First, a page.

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Back at the end of March, I attended O’Reilly‘s Web 2.0 Expo in San Francisco. As usual with the O’Reilly brand of conferences it was a slick, show-bizzy affair. The plenary sessions were fast-paced with generic techno soundtracks, theatrical lighting and spectacular attempts at buzz-generation. Despite their best efforts, the staging seems to overhwelm the Droopy Dog-like presenters who tend to be more at home coding in darkened rooms whilst gorging themselves on Red Bull and cookies. Even the audience seemed to prefer the company of their smartphones or iPads than any actual human interaction with “live tweets” being the preferred method of communication.

In any event, the conference is usually interesting and a few nuggets are typically extracted from the superficial, mostly promotional aspects of the presentations.

What was clear was that every start-up and every business plan was keyed on data collection. Data collection about YOU. The more – the better. The goal was to learn as much about you as possible so as to be able to sell you stuff. Even better – to sell you stuff that was so in tune with your desires that you would be helpless to resist purchasing it.

The trick was – how to get you to cough up that precious data? Some sites just assumed you’d be OK with spending a few days answering questions and volunteering information – apparently just for the sheer joy of it. Others believed that being up-front and admitting that you were going to be sucked into a vortex of unrelenting and irresistable consumption would be reward enough. Still others felt that they ought to offer you some valuable service in return. Most often, this service, oddly enough, was financial planning and retirement saving-based.

The other thing that was interesting (and perhaps obvious) was that data collection is usually pretty easy (at least the basic stuff). Getting details is harder and most folks do expect something in return. And, of course, the hardest part is the data mining to extract the information that would provide the most compelling sales pitch to you.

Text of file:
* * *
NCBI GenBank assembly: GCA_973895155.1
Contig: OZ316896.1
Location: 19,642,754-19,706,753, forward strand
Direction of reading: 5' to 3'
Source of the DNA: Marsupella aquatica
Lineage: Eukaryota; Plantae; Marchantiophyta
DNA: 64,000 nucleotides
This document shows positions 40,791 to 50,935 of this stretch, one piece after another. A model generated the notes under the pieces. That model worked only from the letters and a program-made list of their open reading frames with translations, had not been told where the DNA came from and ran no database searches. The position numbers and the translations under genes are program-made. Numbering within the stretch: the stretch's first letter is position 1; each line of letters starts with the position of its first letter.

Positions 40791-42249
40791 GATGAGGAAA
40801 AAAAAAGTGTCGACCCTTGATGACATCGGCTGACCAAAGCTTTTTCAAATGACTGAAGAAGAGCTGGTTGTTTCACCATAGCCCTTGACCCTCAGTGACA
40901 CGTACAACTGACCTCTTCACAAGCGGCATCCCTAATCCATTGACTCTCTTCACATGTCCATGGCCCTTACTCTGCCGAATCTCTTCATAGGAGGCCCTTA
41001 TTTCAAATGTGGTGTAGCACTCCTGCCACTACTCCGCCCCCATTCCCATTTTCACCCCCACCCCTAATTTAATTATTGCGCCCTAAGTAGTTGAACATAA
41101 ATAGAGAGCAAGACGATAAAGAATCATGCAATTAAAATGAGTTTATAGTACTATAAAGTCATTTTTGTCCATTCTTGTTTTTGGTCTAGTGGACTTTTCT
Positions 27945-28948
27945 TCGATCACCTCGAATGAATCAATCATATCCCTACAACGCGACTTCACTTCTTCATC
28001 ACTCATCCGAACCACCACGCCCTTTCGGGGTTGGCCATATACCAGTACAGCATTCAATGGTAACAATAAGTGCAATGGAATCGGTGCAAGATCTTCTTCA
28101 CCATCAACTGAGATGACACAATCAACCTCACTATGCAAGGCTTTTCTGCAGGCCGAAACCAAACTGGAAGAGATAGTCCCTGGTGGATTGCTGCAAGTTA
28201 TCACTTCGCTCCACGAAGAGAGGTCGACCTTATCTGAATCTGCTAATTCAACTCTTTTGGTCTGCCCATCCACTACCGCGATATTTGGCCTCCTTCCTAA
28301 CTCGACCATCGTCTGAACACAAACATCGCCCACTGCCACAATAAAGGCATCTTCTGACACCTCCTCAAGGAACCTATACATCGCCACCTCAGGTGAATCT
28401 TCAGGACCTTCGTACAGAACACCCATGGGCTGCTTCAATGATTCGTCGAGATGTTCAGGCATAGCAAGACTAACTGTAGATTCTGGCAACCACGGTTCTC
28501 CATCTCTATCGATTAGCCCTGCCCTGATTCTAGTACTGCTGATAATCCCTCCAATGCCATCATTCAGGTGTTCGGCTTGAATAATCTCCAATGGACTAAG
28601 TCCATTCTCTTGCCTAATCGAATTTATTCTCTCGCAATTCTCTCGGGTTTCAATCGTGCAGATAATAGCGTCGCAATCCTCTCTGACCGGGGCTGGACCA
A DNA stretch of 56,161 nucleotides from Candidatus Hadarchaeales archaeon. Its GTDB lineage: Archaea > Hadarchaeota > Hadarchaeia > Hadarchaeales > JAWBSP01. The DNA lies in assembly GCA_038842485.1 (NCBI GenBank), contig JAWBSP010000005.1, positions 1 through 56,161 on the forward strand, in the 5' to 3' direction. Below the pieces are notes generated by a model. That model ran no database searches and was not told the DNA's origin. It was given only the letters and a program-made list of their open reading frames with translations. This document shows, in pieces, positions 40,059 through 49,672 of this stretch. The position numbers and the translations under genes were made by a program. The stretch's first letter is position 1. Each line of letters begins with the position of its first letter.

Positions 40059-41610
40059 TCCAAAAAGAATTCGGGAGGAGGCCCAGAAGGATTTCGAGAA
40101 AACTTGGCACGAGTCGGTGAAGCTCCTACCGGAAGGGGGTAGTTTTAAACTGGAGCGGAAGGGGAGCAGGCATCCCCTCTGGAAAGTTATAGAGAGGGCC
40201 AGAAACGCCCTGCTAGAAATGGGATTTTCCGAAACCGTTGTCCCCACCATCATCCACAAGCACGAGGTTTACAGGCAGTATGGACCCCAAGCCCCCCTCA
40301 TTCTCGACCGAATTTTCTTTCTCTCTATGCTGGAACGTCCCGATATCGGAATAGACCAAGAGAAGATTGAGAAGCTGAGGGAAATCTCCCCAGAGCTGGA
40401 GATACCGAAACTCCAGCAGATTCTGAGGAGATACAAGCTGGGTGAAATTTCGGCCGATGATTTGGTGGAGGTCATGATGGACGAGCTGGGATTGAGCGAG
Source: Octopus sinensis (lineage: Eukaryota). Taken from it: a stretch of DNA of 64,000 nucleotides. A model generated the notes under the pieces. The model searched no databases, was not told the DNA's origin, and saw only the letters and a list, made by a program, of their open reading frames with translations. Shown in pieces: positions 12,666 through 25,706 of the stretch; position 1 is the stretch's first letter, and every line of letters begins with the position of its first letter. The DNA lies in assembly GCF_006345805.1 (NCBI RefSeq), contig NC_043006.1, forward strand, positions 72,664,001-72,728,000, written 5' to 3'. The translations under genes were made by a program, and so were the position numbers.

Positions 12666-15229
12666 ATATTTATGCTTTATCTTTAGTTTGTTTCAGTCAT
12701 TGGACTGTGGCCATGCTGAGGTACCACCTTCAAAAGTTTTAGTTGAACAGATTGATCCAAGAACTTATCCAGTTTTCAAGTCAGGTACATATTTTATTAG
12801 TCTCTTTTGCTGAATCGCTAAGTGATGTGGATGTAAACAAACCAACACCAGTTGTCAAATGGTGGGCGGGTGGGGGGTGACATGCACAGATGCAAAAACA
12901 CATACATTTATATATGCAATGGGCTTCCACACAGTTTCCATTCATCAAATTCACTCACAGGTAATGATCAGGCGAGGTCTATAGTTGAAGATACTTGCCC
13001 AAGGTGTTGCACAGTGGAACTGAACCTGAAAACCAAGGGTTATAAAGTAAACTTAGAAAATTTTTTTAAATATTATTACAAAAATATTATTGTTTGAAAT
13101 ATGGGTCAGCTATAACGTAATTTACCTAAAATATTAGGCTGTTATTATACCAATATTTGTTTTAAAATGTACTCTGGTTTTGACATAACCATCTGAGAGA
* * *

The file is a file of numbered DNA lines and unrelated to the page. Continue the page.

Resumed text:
There are all sorts of ways to build the case around your apparent desires. By finding out where you live or where you are, they can suggest things “like” other things you have already that are nearby. (You sure seem to like Lady Gaga, you know there’s a meat dress shoppe around the corner…) By finding out who your friends are and what they like, they can apply peer-pressure-based recommendations (All of your friends are downloading the new Justin Beiber recording. Why aren’t you?). And by finding out about your family and demographic information they can suggest what you need or ought to be needing soon (You son’s 16th birthday is coming up soon, how about a new car for him?).

Of all the sites and ideas, it seems to me that Intuit‘s Mint is the most interesting. Mint is an on-line financial planning and management site. Sort of like Quicken but online. To “hook” you, their key idea is to offer you the tease of the most valuable analysis with the minimum of initial information. It’s almost like given your email and zip code they’ll draw up a basic profile of you and your lifestyle. Give them a bit more and they’ll make it better. And so you get sucked in but you get value for your data. They do claim to keep the data separate from you but they also do collect demographically filtered data and likely geographically filtered data.

This really isn’t news. facebook understood this years ago when their ill-fated Beacon campaign was launched. This probably would have been better accepted had it been rolled out more sensitively. But it is ultimately where everyone is stampeding right now.

The most interesting thing is that there is already a huge amount of personal data on the web. It is protected because it’s all in different places and not associated. facebook has all of your friends and acquaintances. Amazon and eBay have a lot about what you like and what you buy. Google has what you’re interested in (and if you have an Android phone – where you go). Apple has a lot about where you go and who you talk to and also through your app selection what you like and are interested in. LinkedIn has your professional associations. And, of course, twitter has when you go to the bathroom and what kind of muffins you eat.

Each of these giants is trying to expand their reservoir of data about you. Other giants are trying to figure out how to get a piece of that action (Yahoo!, Microsoft). And yet others, are trying to sell missing bits of information to these players. Credit card companies are making their vast purchasing databases available, specialty retailers are trying to cash in, cell phone service providers are muscling in as well. They each have a little piece of your puzzle to make analysis more accurate.

The expectations is that there will be acceptance of diminishing privacy and some sort of belief that the holders of these vast databases will be benevolent and secure and not require government intervention. Technologically, storage and retrieval will need to be addressed and newer, faster algorithms for analysis will need to be developed.

Looking for a job…or a powerful patent? I say look here.